The most iconic historical location on the Island, the Castillo San Felipe del Morro also known as Fort San Felipe del Morro or Morro Castle, is a 16th-century citadel located in San Juan, Puerto Rico. Declared a World Heritage Site by the United Nations in 1983, this fortress is a remnant of Old spanish era rule on the Island. Its walls extend all the way through the Old San Juan bay area where it was used as a defense of the many threats and invasions of the era, including the dutch, the english and many other battles. Castillo San Felipe del Morro, (El Morro) sits atop a high promontory overlooking the entrance to the San Juan Bay. It is the result of the efforts of Spanish engineers over a period of more than 250 years and is one of the largest fortifications built by the Spain in the Caribbean. Although its foundation was laid in 1539, the six-level fortification was not considered complete until 1787. During World War II, the U.S. government added an artillery fire control station. El Morro suffered several attacks from the English in 1595 and 1598 and the Dutch in 1625. In 1898, during the Spanish-American War, United States Navy ships fired upon the fortification, destroying the lighthouse, which was later restored. Visit casemates and the chapel. Gaze over 60 foot walls to the ocean and aim your camera on the cannons and that still guard the harbor today. Stroll on the lawn where soldiers once marched and watch kites flying in the afternoon trade winds.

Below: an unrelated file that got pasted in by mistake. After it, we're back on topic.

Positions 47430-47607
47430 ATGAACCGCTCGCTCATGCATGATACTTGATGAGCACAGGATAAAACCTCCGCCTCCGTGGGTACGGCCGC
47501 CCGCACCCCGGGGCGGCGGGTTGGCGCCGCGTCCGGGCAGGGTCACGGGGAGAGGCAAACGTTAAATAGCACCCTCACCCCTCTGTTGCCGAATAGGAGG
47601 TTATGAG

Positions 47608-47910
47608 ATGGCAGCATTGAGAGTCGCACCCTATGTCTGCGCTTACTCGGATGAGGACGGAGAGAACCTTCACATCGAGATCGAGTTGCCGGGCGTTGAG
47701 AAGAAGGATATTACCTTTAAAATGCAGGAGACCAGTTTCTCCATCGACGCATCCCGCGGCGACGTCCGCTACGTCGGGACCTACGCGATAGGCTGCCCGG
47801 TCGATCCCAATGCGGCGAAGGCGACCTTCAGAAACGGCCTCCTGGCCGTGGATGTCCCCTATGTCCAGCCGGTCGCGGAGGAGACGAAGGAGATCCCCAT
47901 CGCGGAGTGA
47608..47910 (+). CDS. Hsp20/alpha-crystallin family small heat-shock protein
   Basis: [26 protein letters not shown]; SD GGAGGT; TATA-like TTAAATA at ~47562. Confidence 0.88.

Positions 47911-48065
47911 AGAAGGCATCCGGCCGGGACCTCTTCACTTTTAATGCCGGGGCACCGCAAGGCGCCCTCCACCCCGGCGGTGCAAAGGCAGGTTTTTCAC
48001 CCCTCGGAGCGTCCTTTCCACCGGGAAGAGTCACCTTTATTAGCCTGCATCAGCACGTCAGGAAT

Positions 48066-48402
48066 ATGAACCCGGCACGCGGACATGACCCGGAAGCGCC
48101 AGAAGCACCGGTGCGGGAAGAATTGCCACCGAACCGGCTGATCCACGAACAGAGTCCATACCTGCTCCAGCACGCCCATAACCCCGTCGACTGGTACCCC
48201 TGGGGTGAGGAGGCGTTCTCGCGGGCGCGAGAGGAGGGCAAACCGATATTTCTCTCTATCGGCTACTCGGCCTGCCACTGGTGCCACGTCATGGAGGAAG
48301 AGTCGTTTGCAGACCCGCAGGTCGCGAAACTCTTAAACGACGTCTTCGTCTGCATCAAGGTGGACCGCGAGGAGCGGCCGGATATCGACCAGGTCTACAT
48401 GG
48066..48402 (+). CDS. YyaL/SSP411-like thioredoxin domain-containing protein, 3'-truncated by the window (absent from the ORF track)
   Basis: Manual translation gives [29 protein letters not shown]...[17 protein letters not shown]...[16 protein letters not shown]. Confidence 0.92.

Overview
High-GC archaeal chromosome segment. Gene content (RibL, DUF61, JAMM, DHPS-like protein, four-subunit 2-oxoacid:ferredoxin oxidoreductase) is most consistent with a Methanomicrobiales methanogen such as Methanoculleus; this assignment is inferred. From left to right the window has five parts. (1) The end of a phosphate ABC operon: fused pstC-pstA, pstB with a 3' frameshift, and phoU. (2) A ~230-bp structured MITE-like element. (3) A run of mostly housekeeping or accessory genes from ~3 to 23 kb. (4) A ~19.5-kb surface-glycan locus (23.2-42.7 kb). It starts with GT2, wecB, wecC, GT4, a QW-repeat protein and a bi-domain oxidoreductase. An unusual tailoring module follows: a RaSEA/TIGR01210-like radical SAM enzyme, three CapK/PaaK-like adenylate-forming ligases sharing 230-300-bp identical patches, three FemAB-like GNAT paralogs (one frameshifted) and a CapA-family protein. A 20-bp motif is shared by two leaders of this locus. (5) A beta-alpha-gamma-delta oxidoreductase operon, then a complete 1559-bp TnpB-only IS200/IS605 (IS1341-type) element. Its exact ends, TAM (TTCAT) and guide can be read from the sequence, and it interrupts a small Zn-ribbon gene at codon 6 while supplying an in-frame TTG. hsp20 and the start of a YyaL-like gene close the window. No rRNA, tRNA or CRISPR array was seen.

How to Get There
Take PR-52 towards Old San Juan.